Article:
8. Name five of your favorite comic strips or cartoonists.

My influences tend more towards underground cartoonists like Peter Bagge, Daniel Clowes, Chester Brown. Comic strip-wise I’m sort of influenced by everybody, I don’t dare start a list.

9. Who would win in a cage match, Poo Poo or Fred Basset?

Fred, unless he accused Poo Poo of having a Napoleon complex. That sends him into a rage.

10. How do you develop ideas? Which comes first, words or pictures?

Words. Definitely. Unless I’m in a pinch. Then I think of Poncho in a funny hat and then try to think of why he would be wearing said hat.

11. Do you ever worry about running out of ideas?

Actually, the comic strip market crashing, (or semi-crashing), has made it no longer necessary for me to worry about appealing to new readers or editors or the winning of polls. This has freed me to run with longer and more involved storylines, and to go farther off base. I don’t get many new papers these days, but regular readers get to follow the characters they know to bizarre places now. I would never have risked a tale about the dogs finding a magical realm in Droolia’s armpit if the strip was still in its launch years. And I recently had a kidnapping mystery that lasted 6 – 7 weeks. I’m considering trying a year-long storyline at some point, based on The Iliad. I have to read The Iliad first.

12. Who do you want to play Chazz in the POOCH CAFE live-action film?

Breckin Meyer. And I want Bill Murray to do Poncho’s voice. Wait…

13. What kind of editor do you prefer, hands-on or laissez-faire?

Huh? Well, not hands-on, so whatever that second one is. My editor JG is perfect, he guides me just enough to keep me mostly out of trouble and isn’t afraid to tell me when something’s broke.

14. What are your favorite books, TV shows, songs and films? (Yes, that counts as one question.)

Does anybody ever read the answer to this question? I remember having one of those Big Little books with Goofy, and there was drawing of him growing into a giant (I don’t recall why) and his arms and legs were busting through the hull of a flying plane. It’s my earliest memory of a cartoon. Considering the forum, I’ll make that my favorite book. If they make it into a movie it’ll be my favorite movie, too. Actually they’ll probably ruin it.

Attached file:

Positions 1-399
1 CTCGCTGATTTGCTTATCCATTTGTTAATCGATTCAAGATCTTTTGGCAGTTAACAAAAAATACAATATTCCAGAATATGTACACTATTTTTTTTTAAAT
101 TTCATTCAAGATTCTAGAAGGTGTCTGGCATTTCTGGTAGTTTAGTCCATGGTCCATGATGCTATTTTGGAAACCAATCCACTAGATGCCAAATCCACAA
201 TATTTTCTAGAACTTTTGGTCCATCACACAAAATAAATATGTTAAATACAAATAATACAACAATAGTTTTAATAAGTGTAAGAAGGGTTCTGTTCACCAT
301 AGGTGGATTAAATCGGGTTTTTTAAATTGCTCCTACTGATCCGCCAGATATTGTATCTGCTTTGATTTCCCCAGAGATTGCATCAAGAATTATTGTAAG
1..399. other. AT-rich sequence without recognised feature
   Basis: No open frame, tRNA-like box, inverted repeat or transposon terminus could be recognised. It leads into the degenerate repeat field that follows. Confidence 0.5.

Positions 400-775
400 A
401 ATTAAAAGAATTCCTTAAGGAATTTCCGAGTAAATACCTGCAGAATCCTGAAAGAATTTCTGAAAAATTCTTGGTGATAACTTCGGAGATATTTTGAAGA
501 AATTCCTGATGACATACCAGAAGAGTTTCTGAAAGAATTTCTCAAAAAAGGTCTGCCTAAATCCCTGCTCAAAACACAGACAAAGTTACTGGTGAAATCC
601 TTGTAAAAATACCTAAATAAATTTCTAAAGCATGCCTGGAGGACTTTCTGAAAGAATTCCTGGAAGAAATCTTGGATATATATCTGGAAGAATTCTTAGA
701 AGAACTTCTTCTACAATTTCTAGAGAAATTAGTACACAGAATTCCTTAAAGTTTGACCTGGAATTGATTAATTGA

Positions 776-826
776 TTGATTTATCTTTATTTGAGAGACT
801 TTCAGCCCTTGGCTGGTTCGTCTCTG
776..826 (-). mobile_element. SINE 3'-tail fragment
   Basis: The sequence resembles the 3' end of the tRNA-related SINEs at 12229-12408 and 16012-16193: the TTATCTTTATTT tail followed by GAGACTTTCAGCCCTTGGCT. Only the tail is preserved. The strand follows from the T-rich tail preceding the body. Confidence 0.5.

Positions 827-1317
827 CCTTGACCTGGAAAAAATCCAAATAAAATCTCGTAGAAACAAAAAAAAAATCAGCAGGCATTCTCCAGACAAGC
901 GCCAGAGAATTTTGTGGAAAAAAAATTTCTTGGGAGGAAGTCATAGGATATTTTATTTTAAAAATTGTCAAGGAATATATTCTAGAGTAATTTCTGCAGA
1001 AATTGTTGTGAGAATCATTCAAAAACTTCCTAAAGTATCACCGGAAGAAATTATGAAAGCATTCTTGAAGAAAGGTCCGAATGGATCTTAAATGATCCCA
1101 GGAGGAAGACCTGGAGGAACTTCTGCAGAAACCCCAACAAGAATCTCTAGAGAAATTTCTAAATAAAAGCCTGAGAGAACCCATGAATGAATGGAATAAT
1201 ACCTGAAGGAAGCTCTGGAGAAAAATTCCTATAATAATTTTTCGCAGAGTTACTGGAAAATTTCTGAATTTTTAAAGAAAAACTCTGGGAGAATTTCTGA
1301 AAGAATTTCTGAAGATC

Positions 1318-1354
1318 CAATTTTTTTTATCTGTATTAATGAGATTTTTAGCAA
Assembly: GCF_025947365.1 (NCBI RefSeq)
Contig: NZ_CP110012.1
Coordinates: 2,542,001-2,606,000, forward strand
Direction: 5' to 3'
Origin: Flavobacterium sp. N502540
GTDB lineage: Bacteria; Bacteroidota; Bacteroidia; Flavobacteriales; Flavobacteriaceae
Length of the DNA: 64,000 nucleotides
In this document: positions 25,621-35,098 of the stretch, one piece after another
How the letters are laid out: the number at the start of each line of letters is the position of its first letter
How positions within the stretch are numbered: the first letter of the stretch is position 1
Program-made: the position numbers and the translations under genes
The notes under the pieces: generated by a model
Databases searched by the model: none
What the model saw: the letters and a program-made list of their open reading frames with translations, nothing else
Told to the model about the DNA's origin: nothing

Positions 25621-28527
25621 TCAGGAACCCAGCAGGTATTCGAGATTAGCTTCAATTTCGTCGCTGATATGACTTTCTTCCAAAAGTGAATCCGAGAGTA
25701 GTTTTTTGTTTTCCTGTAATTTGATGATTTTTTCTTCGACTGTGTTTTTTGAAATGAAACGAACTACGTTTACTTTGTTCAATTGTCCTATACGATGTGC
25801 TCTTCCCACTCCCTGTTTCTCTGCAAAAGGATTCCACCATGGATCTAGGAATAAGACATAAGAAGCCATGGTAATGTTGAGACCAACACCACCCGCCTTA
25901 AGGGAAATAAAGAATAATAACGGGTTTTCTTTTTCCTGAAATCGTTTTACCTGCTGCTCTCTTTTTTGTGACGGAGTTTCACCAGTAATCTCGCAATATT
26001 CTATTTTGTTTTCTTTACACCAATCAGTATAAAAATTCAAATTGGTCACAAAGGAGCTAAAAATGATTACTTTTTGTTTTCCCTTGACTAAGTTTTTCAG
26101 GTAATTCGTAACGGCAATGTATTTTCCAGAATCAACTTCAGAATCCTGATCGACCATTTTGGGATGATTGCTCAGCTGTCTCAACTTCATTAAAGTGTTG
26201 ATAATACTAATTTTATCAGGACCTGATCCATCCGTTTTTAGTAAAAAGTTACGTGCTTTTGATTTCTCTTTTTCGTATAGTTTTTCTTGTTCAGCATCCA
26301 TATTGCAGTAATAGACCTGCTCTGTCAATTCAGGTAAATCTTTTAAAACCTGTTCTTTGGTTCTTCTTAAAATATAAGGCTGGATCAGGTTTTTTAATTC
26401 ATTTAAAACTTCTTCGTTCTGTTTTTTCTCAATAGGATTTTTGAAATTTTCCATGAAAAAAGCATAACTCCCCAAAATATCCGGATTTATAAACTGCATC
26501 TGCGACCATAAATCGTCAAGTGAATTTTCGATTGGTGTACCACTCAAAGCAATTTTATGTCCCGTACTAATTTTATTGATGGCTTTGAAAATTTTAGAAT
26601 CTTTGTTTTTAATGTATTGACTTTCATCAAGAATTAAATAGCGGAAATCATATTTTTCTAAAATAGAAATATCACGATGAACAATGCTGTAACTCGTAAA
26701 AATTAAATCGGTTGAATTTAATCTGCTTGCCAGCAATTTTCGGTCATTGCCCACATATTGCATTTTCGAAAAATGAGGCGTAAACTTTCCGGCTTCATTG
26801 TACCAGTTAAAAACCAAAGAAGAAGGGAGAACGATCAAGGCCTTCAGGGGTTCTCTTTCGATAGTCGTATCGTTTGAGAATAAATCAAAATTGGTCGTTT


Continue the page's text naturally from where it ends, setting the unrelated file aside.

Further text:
15. What are your tools of the trade?

The usual stuff. But 2 or 3 of everything. I hate looking for things.

16. What’s the best part about being a cartoonist?

Oh, so many things to choose from! All of them! It’s a hundred-way tie!

17. Have you met any of your cartoonist idols? Under what circumstances?

Well, I almost met Jack Davis at the NCS awards when I accidentally stole his chair and he came after me and put his hand on my shoulder and said, “Excuse me, that chair is taken.” But it wasn’t him, just another old cartoonist who looked like him.

18. What advice would you give aspiring cartoonists?

If you’re still in high school, book reports and history projects go from C’s to B’s when you include a few drawings.

19. How important are awards?

I haven’t found out yet.

20. What’s something that nobody knows about you?

I’m actually much better looking than anyone thinks.

Tuesday, October 20, 2009

20 Questions with Kieran Meehan

Kieran Meehan (pronounced "Meen") works both side of his cartoonist's brain, producing single-panel gags as well as the comic strip, PROS AND CONS, syndicated by King Features.

Check out the prowess of Mr. Meehan's comical cranium at the Daily Ink, home of PROS AND CONS, and also Kieran's website.

1. When you were a kid, did you want to be a cartoonist? Did you draw?

As long as I can remember I drew as a form of escapism. I had a vague notion that I would like to be a cartoonist, a cartoon animator or an artist but I never believed I could make a living out of any of these. Being a cartoonist still seems an unlikely career.

2. What was your first paying cartoon job?

It was a single panel cartoon published in Private Eye in 1991. I received £86, about $140 for it.